FOUR THE MORNING HERALD, HAGERSTOWN, MARYLAND.. WEDNESDAY, JANUARY 12, 1938. i PuMUhod «verr mornf Sunday by th* Herald I Company, 2fr SummH «• . Hagerstown. Maryland, C. NEILL BAYLOR... EDITOR -Foreign HepreienUUvii Burke. Kufpere and U»ho««'..'"°NEW yORK CHIOAuU Oraybar Bul'dine 203 N. Waba.h 420 Lexington Ave. AV«. 711 Glenn Bide- good for 24 hours. In bolting parlance, what this airplane rate amounts to Is that tho 'companies will gamble 20,000 to ono that a passenger on a commercial passenger air route will go to tho end of a four-hour flight unharmed. "Taxi?" Address all coramunlcatlpn» to The Morning Herald Editorial. Business or Circulation Depart- menls. not to Individuals. 8, E. PH1LMPS. General ManaffM O. & P. Phone IIH-106-100 Same numbers reach all departments. Member Audit Bureau of Circulation SUBSCRIPTION HATES (All Subscription Hates Payable In Advance.) Single Copy .: ...... .OJ One Month • *0 By Carrier 4.80 By Mail (Up to Fourth Zone) .. 4.60 Fourth, Fifth and Slsth Zones 7.00 Seventh and Eighth Zonei — Average Net Paid Circulation of Herald for November, 1937 t303 November, 1936 5!02 Gain Entered at the postofflce at Ha- fferstown as 2nd class m 12. 1896. matter Dec, Member of The Auoclntcd Pre»* The Associated Press is exclusively entitled to the use for publication of all news dispatches credited to It or not otherwise credited In this paper and ' also to locai news published therein. Ail rights of republication of special dispatches are also reserved. Keeping Fit One of the most effective Avays of keeping fit throughout the winter months and of developing the powers of resistance to disease, according to Dr. H. H. Riley, Director of the State Department of Health, is through the habitual use of a well balanced diet. We are only beginning to realize, he said, the part the diet plays in the defense mechanism of the system. "In days gone by," he continued, "a certain Amount of III health was expected as a matter of course, dllrlng-the winter months. After a few months of snow and cold every one felt run down. This was probably due to the fact the winter diet had very little variety and costained few fresh or green foods. It was natural that by spring every one complained of that tired feeling and there was a great demand for spring tonics. Wonderful results were claimed for such tonics. Few of those wh.o used them realized that the Increased Vital- itf then enjoyed probably came from sunshine, new spring greens, and plenty of eggs and milk. "There is no excuse now for getting run-down in the winter because of the lack of a balanced diet. Vegetables and fruits are on the fresh market now all the year round, or'if we cannot get all of them fresh there are canned products which are an excellent substitute for fresh foods. Cod liver oil is available also to give us most of the benefits of sunshine. "The 1 dietary dangers to be especially guarded against in the winter are lack of iron which is necessary for blood building and lack of vitamins which are required for vigorous health and for resistance to disease. Foods that are rich in Iron are: Green leafy vegetables (such as kale, spinach, mustard greens, beat greens), lean meat, especially liver and kidney, egg-yolk, oysters, dried fruits, and •whole wheat grains. Foods that are especially rich In vitamins are: Milk, eggs, green leafy vegetables, fruits, whole grain cereals, and' o: gan meats (such as liver, kidneys, heart) and cod liver oil. Since one of the important vitamins, vitamin C, is easily destroyed by ordinary cooking it is wise to use some raw fruits or vegetables each day. "If these Iron and vitamin-containing foods are used liberally there will he no need for sulphur and molasses, nor for any other' special tonic in the spring." Europe Listens In . Here Is tho passage which Europeans deem the most interesting in President Roosevelt's annual message to Congress: "Disregard for treaty obligations seem to have followed the surface trend away from the democratic representative form of government. It would seem, therefore, that world peace through International agreements is most safe in the hands of democratic representative governments —or, In other words, peace is most s!6o greatly jeopardized in and by those nations where democracy has been discarded or has never developed. I have used the words 'surface trend,' for I still believe that civ- ilised man increasingly insists and In the long run will insist on gen- nie participation in his own government. Our people believe that over the years democracies of the world will survive; and democracy will be restored or established in those nations which today know it not. In that faith lies the future peace of mankind." Naturally, London and Paris like the President's comment very much indeed. And naturally, too, there are European capitals, such as Berlin and Rome, where Mr. Roosevelt's remarks are not liked at all. Berlin already has broken Into an "Inspired statement" asserting that the President's comment "can result, only in the opposite of appeasement and pacification" and that its tone is "aggressive." Perhaps the more rugged of our own President's very plain Intimation that American public opinion is more favorable to foreign democracies than to foreign dictatorships—and that the same public opinion holds the dictatorships largely responsible for the present disordered, stale of world affairs. We fall to see, however, where the staunchest of isolationists can find any "foreign entanglement" in Mr. Roosevelt's simple and accurate diagnosis of public opinion than for diplomacy; but spokesmen for the dictatorships have been considerably less diplomatic in their statements of national policy. But Mr. Roosevelt merely set forth an opinion and did not formulate a policy. If the dictatorships get all hot and bothered over a little plain talk such as this, what would they do or say if Mr. Roosevelt's kinsman, the late colonel, were alive, to give them a real dressing down? TODAY'S TALK By GEORGE MATTHEW ADAMS Author of "You Can;" "Just Among Friends" Wait And See Safety Of Air Travel Insurance companies are as realistic as they know how to be when they estimate accident hazards, and their premiums are a reasonable index of the safety of any given activity. It Is of interest, therefore, to learn how they appraise the safety of travel by airplane. Four companies have recently announced that for 25 cents they will insure an airplane passenger up to $5000 for four hours of flying. This Is about what ia • charged for equal coverage to pas- eengeru on trains and steamboats . Of other common carriers, except that where these modes of travel bi ire coiiocrned th'e protection la In the opinion of Ambassador HlrosI Saito, Americans are in for a happy surprise. When Japan makes known its terms of peace to China, he says In a current magazine article, these terms "will bo moderate and will demonstrate that Japan has no aggressive designs." If that is proved to be (he case Americans will, indeed, be surprised and not least by the circumstance that, for once, a spokesman of the Tokyo government had *aod Inck for many who dwell upon (.the planet Earth. According to Going After Fun People who keep working just to pile up mere money, usually find themselves facing a blind alley—all too late in life to turn back and start over at something that might have given them lots of fun! . A friend of mine pointed out a chap to me recently who is reputed to have made a great deal of money, but I learn that he boasts of the fact that he never reads a book, and that he has no time in which to play—or to have real fun. I studied him for quite some time. His face was drawn and he looked worried. He was probably thinking out some scheme to make more money, so that- he might smile at his wisdom in beating out his competitor in business. Well, I like fun thrown in. It aids me in handling problems and helps me to face the bill collector with better cheer! People who get fun out of life handle their debts and doubts with happier faces than those who spurn fun. If you don't get a deal of fun out of your work there is something the matter, either with you or your work. One or the other needs changing, or reconditioning. Closely confined faces grow sour early in life! We all need the freshness of the-open air, of the forest, the stream, 'the mountain path, and the healthy taste of the sea. We need the sunshine, and the spur that contest gives to the nerves in wholssame athletic tests. The President of the United States has several hobbies. He collects stamps, Christmas cards, and goes fishing and sailing—and he likes to swim. Perhaps these things are what helped to invent that famous smile of his. Presidents are put to terrible wear and tear. Only one Ex-President now lives to about half a dozen of Ex-President's wives! It doesn't matter much as to what sort of fun you seek, or enjoy. Just so it's fun. It's the process and the fact of attainment that count. ,. . The salt of life is fun! The Horoscope (Copyright, 1938, by the McClure Newspaper Syndicate) Wednesday, January 12, 1938 Again the stars seem to presage not been pulling the wool over our eyes. But in view of the large number of occasions since 19.11 when the honeyed words of Japanese statesmen have been belied by subsequent acts of cynical bad faith on the port of their military authorities, most of us will not give ourselves up to unrestrained rejoicing in advance. Homes For 2,000,000 According to the National Hous. ing Committee, 2,000,000 families need homes. The income oC the typical family in the boom year of 1920 is said to have been only $1700 Probably it is now. So that average family can't afford any large sum for rent. If some plan could bo evolved for building dwellings which those 2,000,000 families could afford, we should see the greatest boom In building that the country over knew. When tho business man finds his goods don't sell as they should, he hns his choice, whether lo reduce prices or hold tho goods until the people have more money. Thnt Is the chlco which tho build- Ing Industry has today, astrology bencfic aspects dominate today. It is n day in which the general trend of thought should be op- liinialic. Through whatever clouds appear on the commercial horizon there will be rays of prosperity. Employers and employes should benefit at this time when there is likely to be a broad recognition of human brotherhood and a desire to help the oppressed. This is an auspicious ruin under which to sign treaties or trade agreements. It is fortunate for those who change employers. Oreat financial problems will cause grave concern to many na- lions including the United States. Conservative bankers will find much to rouse, their alixicly. Under this rule of the stars shopping should be satisfactory, since bargains may bo 'expected and new fashions will be alluring. Resorts will gain unusual numbers of wiliter refugees this sen- son. The American desert will have a special lure. Women should nllonil to routine interests today. The wise Will prepare for coming demands upon Ihn family purse and for tho careful administration of the family budget. Persons Whoso hlrthdiUe it is have the augury of a year of prog* ress and prosperity. Widows will marry. Children born on this dny probably will be exceedingly bright and gifted. Mnny subjects of this sign are witty, but Inclined to be critical. Jnck London, writer, wns horn on this day 1S7G. Others who have celebrated it as a birthday include Robert Underwood Johnson, editor and writer, 1S53; Johann Heinrich Postalozzi, Swiss educator and philanthropist, 1746. PARKING METER CARDS IN USE "Instructions for Parking Meters" is the heading of little pink cards being placed on automobiles parked in the downtown section as a guide to motorists -who nse the meters. The police department has found the public most cooperative during the trial period and apparently sentiment is virtually 100 percent in favor of the meters, they say. The card explains that, the reason for the meters is to regulate traffic and turn over space at least once each hour allowing evSryone a chance to park. The meters are in effect from S a. ill. to 7 p. m., except Saturday, Iheii from S a. m. io !) p. m. No charge on Sundays or national holidays. The price is live cents for CO minutes and one cent for 12 minutes, tho card slates, and no person can use space for more than GO minutes at any ono lime. The insertion of a second nickel is unlawful. The card explains how to operate the meter, and also tho penalty for violation of the motor law. Indian population of the United Slates has boon increasing at. a rate exceeding 1 per cent por year for the last seven years, according to Ibe U. S. Department of the Interior. CLOTHE the ENTIRE FAMILY at a SAVING at the R. & G, Dep't Store Your FAMILY NAMES Their Origin and Meaning Barton is in tho "local class" of names ant! throughout various coun lies of England may be found some 37 parishes or places which bear it. The surname Barlon signifies, "Dweller at the barley grange or barn," and is derived from the Old English, "here," barley, and "Inn." enclosure. Tliis surname has its strongest representation in England, specially in Gloucestershire, Kent, Hampshire, and Lancashire, also in Sussex, Lincolnshire, and Wiltshire. In the West of England Hie demesnes of a manor or any large homestead were called bar- tons. Bartan, and Barton arc other forms of this surname. One of the earlies members of the family in America was Thomas Barton (1730-37SO), who came about 1751 from Ireland to Lancaster, Pennsylvania, where he was pastor of St. .Tames Church for nearly twenty years. In 1753 lie married Esther Rittenhonse, granddaughter of William Rittenhonse, who came from Holland to Germantown, Pennsylvania, and built the first paper mill in America in 1600. Bartons prominent in America today are: Albert Olaus, editor, his- Dorian, Madison, Wisconsin; Arthur Tames, minister, publicist, Wilmington, North Carolina; Bruce, author, Xcw York City; Donald Clinton,; geologist, Houston, Texas; Francis; Brown, professor of Romance Languages at .the University of Minnesota; George, author and journalist Philadelphia, Pa.; George vloyd, Sr., educator, Niagara .Kails, New York; -lames Levi, clergyman, BrooUline. Massachusetts; Loren Roberta, artist, New v ork City; Walter Elbert, lawyer, Washington, C.; William Edward, judge, FFonston, Missouri. The arms shown above are Ascribed to Edward Hittenhouse Barton of Englcwood, New Jersey, -ho was born at College Point, ^ong Island, July 24, 3847. The motto "Crcscit sub pondore virius', 1 5 translated: "Virtue thrives under ppreasion." Watch this column dally for th* anmen, tonts-of-arnis or other tnnlR- nln of your direct ancestors who <lurlr>R tho pnst hundred vonrn hava probnhly hnd sixteen different The Bowie collection of small firearms on exhibit at Fort McHenry National Park, Baltimore, Md., Is ruled as tho finest small firearms collection extant. Cook Fast Cook Better Save Money \ B UY AN Electric RANGE THE ONCE OVER By H. I. PHILLIPS (Copyright, 1938, by The Associated Newspapers) Ga-Ga Ballads ("Congressmen nay depression is a business plot."—News item.) I love to see my profits drop And watch my business go; How grand to have to close my shop- It hurts tho Now Deal so! I like to see my Income crash— E love a business jar; [ crave the loss of heavy cash- It hampers F. D. R.! To ruin me, ah, that's MY aim! suicide's such fun When it is done to put the blame Right up to Washington. When customers in panic flee :t cheers my very soul; I just "go broke to put, you see, tfy country in a hole! When all is idle day and night And I am low and fiat 'm satisfied for it will spite Some great big Democrat! f I make motor cars, I just lefuse to turn out more And try my darudest to go "hnst" ?o make the Jacksons sore. f I sell stuff like brass or steel cry, "No selling done!" 7 he stockholders all like to feel We're just in trade for fun. So, let me to deep ruin slide, I welcome any plight . . . How lovely, boys, is suicide If merely done for spite! SOLVING A PUZZLE The New York Aquarium experts are still puzzled by a now fish that is the same at each end and can swim ahead or in reverse with equal speed. In fact it is impossible to tell when it is in reverse and vice Versa. Our advice is to forget it and Just assume it- is a Congressman who has overdietecl and lost his hat. Women will wear topless bafhing suits by 10'iO, a beauty culture ex- pert predicts. That's allowing three long years to get rid of a bandana handkerchief. They may get stock market regulation pretty soon to a point Where no investor will be allowed to enter unless accompanied by his parents. POINT OF VIEW "Antiques For Sale Here" the sign quite clearly said; I went in the old house to buy a cherry bed; What do you suppose I discovered there instead?— Trapezoids in chromium upholstered all in red, Everything was modern but through a door ajar I spied a corner cupboard that nothing much could mar; All smiles, the owner jolted me and sent me under par; "I'm selling it," she told me, "to buy a streamlined bar!" Marie Elise Robinson. All a man has to have to feel fairly secure these days is a gas mask, a good lawyer, a life-preserver and plenty of burglar alarms. Millions Are Fighting That Tired Feeling Some people are always tired, no matter how much sleep they get. Often they are just suffering from constipation. For early fatigue, mental dullness, sleeplessness, sour stomach and its resultant bad breath, mental de- S 'ession, the aggravation of most skin emishes, can all be caused by it. So keep regular. And if you need to assist Nature, use Dr. Edwards' Olive Tablets. ^This gentle laxative can help bring relief. Extremely important, too, is the mild stimulation it gives the flow of biie from the Jiver, without the discomfort of drastic, irritating drugs. That's why millions are sold yearly. All druggists, 15|<, 30<!, 60ji. FALSE ALARM Frederick, 'Mel., Jan. 11, (f). — This la a story of: 1. A bath tub of steaming hot water; 2.. An open window through which steam poured iu clouds; 3. A neighbor who mistook !t tor smoke and called firemen; 4. Four fire trucks which responded; 5. Firemen who got directions mixed and went to the wrong street. Grand Sore Throat and Cough Medicine Don't waste time and take chances on old-fashioned or surface' remedies that give only part relief. If you have a sore throat or cough due to cold, you need real medicine.- Take Thoxine, the famous throat and cough medicine that so many families are now usmg. The very first swallow starts relief, soreness is soothed, usually in a few minutes you can swallow without pain. And those annoying coughs due to an irritated throat or cold often stop at once, like magic. It also acts internally to hslp stimulate throat secretions and loosen phlegm. Your doctor will approve the ingredients, all are listed on the carton. Wonderful for children, too. Buy Thoxine, 35c, 60c, $1.00. All Druggists. "BUTTER TOASTED NUTS" Toasted Fresh Every Day They Taste Different A Trial Will Convince You Cauffman's Cut Rate Store 30 E. WdHhinKton St. BETTER MEALS Quicker — Easter And at Lower Costa With Kelvinator Electric Ranges Bohman-Warne, Inc. Phones 84-85 16 Summit Ave. Tempfe Bsi/ey CHAPTER 51 AS THE pneumonia held me in its clutch I drifted away from | realities into a world which had [to do with appalling heights which I could never scale—a world in which a thousand Christmas candles burned with a heat which 'consumed me, a world in which iMimi with her frightened eyes re- j ceded, and two women in white took her place. Nurses! They did for me the things that Mimi had not known how to do. Made me unspeakably comfortable with their expertness. There were doctors, too, besides i the one. who looked after the sick 'of our community. These visiting doctors were rather dominant and splendid, and the nurses jumped at a word from them. They listened to my breathing with tubes which they stuck in their ears; they tapped my chest and back with expert fingers, to catch the dull echoes from my congested lungs. It seemed to me that with the coming of these doctors and nurses everything in the house had changed. There was an air of luxury—conveniences for the sickroom magically appeared—when the door of the living room opened, it glowed with a new brightness. Mimi drifting in and out wore some of her silken negligee. It was all puzzling, and I did not try to solve the puzzle. These things were, perhaps, but a part of my dream, and I should Wake to find squalor and ugliness still about me. It was at this time that I lost the nurses, lost the doctors, lost Mimi, lost all consciousness of the room I was in, the rooms beyond, and the mountains that encompassed us. I seemed to wander on the shores of a vast blue sheet of water, shouting desperately to the skies, "Father!" And when I had shouted until I was hoarse, and was too tired to struggle on, suddenly my father answered, "Jerry, my son." Of course, it was only a dream, but it quieted me. I leaned on his strength as I had leaned as a boy. 1 seemed to hear his voice saying the simple prayers, the lovely grace. He seemed, too, to talk to Mimi. Yet I knew they had never met— that what I heard were phantom conversations. "I wrote to Olga—and she sent me the money ..." Had I dreamed that? Oh, I must have dreamed it. And again: "If there Is a God, why doesn't He let Jerry and me be happy?" And that long talk which scorned to drift in from the other room out of a long silence. "He was* always a fanciful child, Mimi." "I thought he lied to me." "His mother thought that, too, in his early years. His imagination embroidered everything." "Well, I blamed him." "It hurt him as much as you." "How do you mean?" "All his castles tumbled. There was only you left, Mlml." "And I failed him." "Do you think you did 7" "Yos. I stayed because 1 was ashamed to go back." . "Yet, yqu do love him,?" "I know It now. Oh, ho was such n durllng, always. Trying to fit mo Into this life when ho wanted me, more than anything, to be a princess in a castle. Don't you see that was "the trouble? knew he wanted the castle and the princess in it. And I couldn't be that, not up here. So I shut him out of my life " Her voice died away in a whisper. I was aware of the nurse coming in. I opened my eyes and said, "I have been dreaming." She had a pleasant throaty laugh. "I 'Should say you had waked up while I was gone." She laid a finger on my pulse, smoothed my pillow, went to the door and said, "He is conscious. Do you want to come in?" And there was my father, no longer a figure of fantasy, but in the flesh, and he was saying, "Jerry, my dear son " And Mimi was on her knees beside the bed. "Oh, Jerry, you peach—to come back like this—I thought you had drifted away from me forever." One day I said to Mimi, "Did you really ask Olga for money? Or did I dream it?" "I did. She wrote a note to you on Christmas day, Jerry, and sent back the doll, and I read the note because I thought it might need answer. Would you like to have me read'it to you now?" She brought it, presently, to my bedside. "My dear Jerry," Olga said, "I want Mimi to have the ;loll, and I don't want you to pay for it. I wish we might all be friends. I am going to be married soon, and I think I have never had quite this kind of happiness before. It makes me want to reach out and take the hand of everyone I have seemed to harm, or who has been my enemy." "May the New Year bring you your heart's desire, Jerry, as I am sure it is bringing mine, and will you give my love to Mimi? Per- laps, she doesn't want it, but I'll send it just the same, and if there s anything I can ever do for either of you, let me know." Mimi laid down the letter. "It came on Christmas morning, Jerry, when everything was dreadful. A blizzard was raging, and .he doctor said you ought to have nurses, and I was almost frantic. Then one of the men brought th'c mail and Olga's letter was in it, and the doll. And somehow, as I read the note, I began to feel that Dlga meant what she said. That she really wanted to help. So I iust sat clown and wrote to her— ind I told her the truth. All about low things are here." "My dear girl " "It had to-be the truth, Jerry, or nothing. I simply couldn't accept hlngs under false pretenses. And iride doesn't amount to much vhen death stares us in the face. Do you know, Jerry, that in a way I was glad to 1 tell her? It was ike drawing a long free breath after being- In a stifled room." There was a radiance about her which was like that of the old lays. Oh, Jerry, Jerry," she said, "if I had only faced the truth before." If we had both faced It," I said. She curled her fingers about mine. "Well, all that's over now, sn't It? And we'll start straight." But , we didn't start straight. For what she said after a moment's -silence altered the whole aspect of things for me. 'You see, Jerry, there was no one else I could, auk. Mother was n Florida with Aunt Bernlcc, and : couldn't have told her anyhow. : mutated that It must bo a loan. I I thought when you were well that we might pay it back " Dense blackness seemed to engulf me. How could I pay anything? Once more my worries weighed me down. I heard Mimi saying, anxiously, "Oh, I'm afraid I've talked too much." I managed to smile at her. "Not a bit, my dearest But I'll try to sleep." I couldn't sleep, however. Questions of ways and means beat against my brain. I must, of course, sell the ranch. And why not? It had brought me nothing but poverty, humiliation, unhappiness. Mimi and I would seek some other field. I was not, it seemed, ever again to play the part of hero on the stage of life. My leg would mend, but not for me would be the glory of war. Four manuscripts had come back to me during my illness. I had made Mimi tell me, although she had tried to hide the truth. So, what was I after all? Neither warrior bold, nor budding genius. I was simply a sick boy, who, with eyes fixed on the stars, d lost the road. The way seemed very dark before me, and in the darkness I found myself whispering, "Give me courage. God, give me strength—" and strength seemed to flow into me before I slept. The next day I talked the' situation over with my father. "I want to sell the ranch." "Why think about it now, Jerry ? Wait until you are well." "I must think about it Mimi and I can't stay here. I can't work, and I can't afford to hire Ha.yes." "I can work," my father said, 'and I can stay on. I am not needed at home." "What about your church?" "They ought to have a younger man. They do not know it, but mf absence will give them a chance to find out." "And you are willing to let go so easily?" "It will not be easy. But it may be best. My people are loyal, but my day mil soon be over, and I'd rather leave them while they love me." He was as strong and steadfast as a fine old oak. I envied him and said so. "I wish I could face life as you do, father." He smiled down at me. "We earn to face things as the years jo on." "Yet, you don't seem to be unhappy." "We are never really unhappy f we stop thinking of happiness as the goal." "What is the goal?" "Tho happiness of others." I was Impatient at that and told him so. "I mean to have happiness for myself." I cannot tell how much, In tho days that followed, my inaction 'retted me. As soon as I could sit ip the nurses went away. Dora lid the , housework. Timothy played the part of valet, fetching uul carrying for me, tirelessly. Mlml and my father went down each morning, to look after the affairs of the farm.' They were a >lcturcsque pair, for my father md doffed his black coat and was n corduroy, with a fur jacket and a ;ur cap that covered his cars. Mlml, too, wore riding clothes. She seemed eternally busy and my father gang her praises. (To Bo Contlnu"'"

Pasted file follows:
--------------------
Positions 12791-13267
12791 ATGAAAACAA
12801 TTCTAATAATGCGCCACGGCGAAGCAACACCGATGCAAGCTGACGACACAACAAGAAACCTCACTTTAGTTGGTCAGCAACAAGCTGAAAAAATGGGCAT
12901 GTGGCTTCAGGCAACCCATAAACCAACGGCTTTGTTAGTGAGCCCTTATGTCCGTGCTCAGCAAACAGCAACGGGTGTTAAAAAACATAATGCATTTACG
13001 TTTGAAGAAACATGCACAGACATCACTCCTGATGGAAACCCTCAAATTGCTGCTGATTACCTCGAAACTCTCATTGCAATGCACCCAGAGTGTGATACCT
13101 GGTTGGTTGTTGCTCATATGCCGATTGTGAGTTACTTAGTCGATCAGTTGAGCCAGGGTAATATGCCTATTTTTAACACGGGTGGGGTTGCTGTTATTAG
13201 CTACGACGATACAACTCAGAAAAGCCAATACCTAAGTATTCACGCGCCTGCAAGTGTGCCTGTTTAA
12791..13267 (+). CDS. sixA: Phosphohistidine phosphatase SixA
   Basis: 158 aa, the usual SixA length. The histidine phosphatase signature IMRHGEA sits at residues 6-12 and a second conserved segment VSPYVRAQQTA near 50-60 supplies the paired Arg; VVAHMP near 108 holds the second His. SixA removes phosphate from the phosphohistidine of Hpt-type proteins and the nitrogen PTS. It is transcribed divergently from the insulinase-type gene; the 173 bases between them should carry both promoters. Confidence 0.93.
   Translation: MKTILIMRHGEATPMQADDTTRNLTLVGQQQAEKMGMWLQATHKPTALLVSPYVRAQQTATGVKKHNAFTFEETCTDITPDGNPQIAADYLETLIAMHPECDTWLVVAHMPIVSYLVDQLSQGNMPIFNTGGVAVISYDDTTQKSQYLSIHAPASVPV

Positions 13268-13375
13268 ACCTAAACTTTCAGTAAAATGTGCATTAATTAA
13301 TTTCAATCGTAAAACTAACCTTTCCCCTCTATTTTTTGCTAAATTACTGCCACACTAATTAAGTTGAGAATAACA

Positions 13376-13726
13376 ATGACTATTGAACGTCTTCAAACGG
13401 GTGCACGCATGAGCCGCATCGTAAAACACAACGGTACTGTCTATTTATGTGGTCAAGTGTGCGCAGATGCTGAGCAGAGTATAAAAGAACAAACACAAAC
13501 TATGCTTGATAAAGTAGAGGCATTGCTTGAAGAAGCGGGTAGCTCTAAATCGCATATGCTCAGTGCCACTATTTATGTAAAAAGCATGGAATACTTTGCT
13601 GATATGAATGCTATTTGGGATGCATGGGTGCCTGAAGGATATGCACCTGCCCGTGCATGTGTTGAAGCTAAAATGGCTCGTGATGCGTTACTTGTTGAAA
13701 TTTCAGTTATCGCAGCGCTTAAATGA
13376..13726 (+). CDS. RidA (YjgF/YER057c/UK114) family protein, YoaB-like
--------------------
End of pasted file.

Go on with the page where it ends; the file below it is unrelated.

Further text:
What members have found on this page

Get access to Newspapers.com

  • The largest online newspaper archive
  • 11,100+ newspapers from the 1700s–2000s
  • Millions of additional pages added every month

Try it free